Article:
Ford’s venerable Duratec 3.0 V6 displacing three liters arrives for ’09 with new twists: a six-speed autobox, electric-assist EPS steering (no pump thus no parasitic losses), and a host of massages and tweaks. The resulting 240 hp (40 hp gain) and 223 lb·ft of torque make for surprising haste in this sprightly 3528 lb trucklette. When [if] the transmission decides to [maybe] grab the right gear [stay tuned . . . ], the Escape rips off 60 mph sprints that seem far faster than the manufacturer’s claim of high-8s. If the Escape’s corporate father bequeathed it nothing else, it’s got balls.

Unfortunately, if you haven’t figured it out by now, the new 6F35 transmission completely neuters the Escape’s go-fasterism. Downshifts are lazy and indecisive. Rolling stops constantly get stuck in second gear, and twice (count ’em: one, two) in my week-long Detroit Escape, the transmission hailed “no joy” and checked out completely. This during some frustrated passing maneuvers on city streets (engine returned to idle speed and transmission took three seconds to reset and contemplate the appropriate gear). Anecdotal evidence suggests that Ford transmission calibrations are no stranger to epic failure.

When underway, the Escape feels chuckable. The limits of adhesion arrive early and often. The Conti tires throw the towel to understeer first, but drop-throttle can quickly correct a push without excessive drama. The bean counters stormed the Brake Systems design offices like the FDIC on any given Friday; the Escape is the first automobile in modern days to actually step backwards in engineering time to drums at the rear. Surprisingly, little effort or feel seems lost. The EPS system features cool new tricks like pull-drift compensation to soak up crosswinds and road crowns. It works, and steering feel does not seem sacrificed (not to imply it was stellar to begin with).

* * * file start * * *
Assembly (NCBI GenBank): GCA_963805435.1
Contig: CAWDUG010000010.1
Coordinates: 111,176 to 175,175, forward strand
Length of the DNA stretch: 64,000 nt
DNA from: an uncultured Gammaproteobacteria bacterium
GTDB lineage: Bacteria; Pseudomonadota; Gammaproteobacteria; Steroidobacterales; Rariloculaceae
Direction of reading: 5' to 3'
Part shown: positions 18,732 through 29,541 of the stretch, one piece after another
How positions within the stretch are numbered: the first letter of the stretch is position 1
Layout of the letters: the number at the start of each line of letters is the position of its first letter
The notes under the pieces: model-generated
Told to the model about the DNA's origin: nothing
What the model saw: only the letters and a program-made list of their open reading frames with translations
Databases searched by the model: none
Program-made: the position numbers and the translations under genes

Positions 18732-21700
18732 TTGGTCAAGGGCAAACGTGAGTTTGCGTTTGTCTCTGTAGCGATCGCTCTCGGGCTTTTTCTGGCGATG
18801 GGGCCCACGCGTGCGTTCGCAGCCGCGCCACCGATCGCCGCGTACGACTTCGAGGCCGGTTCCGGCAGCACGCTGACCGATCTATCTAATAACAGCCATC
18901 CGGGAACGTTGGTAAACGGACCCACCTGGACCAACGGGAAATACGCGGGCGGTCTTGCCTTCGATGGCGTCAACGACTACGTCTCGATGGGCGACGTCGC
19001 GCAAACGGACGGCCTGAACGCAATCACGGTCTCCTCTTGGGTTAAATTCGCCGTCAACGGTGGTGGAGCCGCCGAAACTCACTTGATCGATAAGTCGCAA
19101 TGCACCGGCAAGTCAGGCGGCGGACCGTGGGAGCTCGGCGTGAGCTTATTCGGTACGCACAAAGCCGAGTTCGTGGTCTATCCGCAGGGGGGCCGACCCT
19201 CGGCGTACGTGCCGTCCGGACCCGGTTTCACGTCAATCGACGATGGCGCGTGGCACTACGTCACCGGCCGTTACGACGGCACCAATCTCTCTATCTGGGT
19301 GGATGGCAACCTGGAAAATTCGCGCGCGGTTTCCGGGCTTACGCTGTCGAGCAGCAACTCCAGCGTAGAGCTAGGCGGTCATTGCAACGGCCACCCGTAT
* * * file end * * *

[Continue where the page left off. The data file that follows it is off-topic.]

Despite the nits and gripes, my heart forgives the Escape. It’s a victim, not a criminal. A patchwork of misfit pieces, it nonetheless manages to work—no thanks to its negligent parents. In the end, the Escape succeeds how a middle child does: as a scrapper. But for how long?

John Holt
John Holt

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  • Grobby22 Grobby22 on Oct 10, 2009

    I have since purchased a 2009 Escape. I love this car. Great gas mileage, handling and great finish and fit. Before I purchased looked and drove almost every car in the segment. 4 cyl engine is fine, tagged to the 6 speed trasmission. Great car for the money.

  • Joeveto3 Joeveto3 on Jan 05, 2010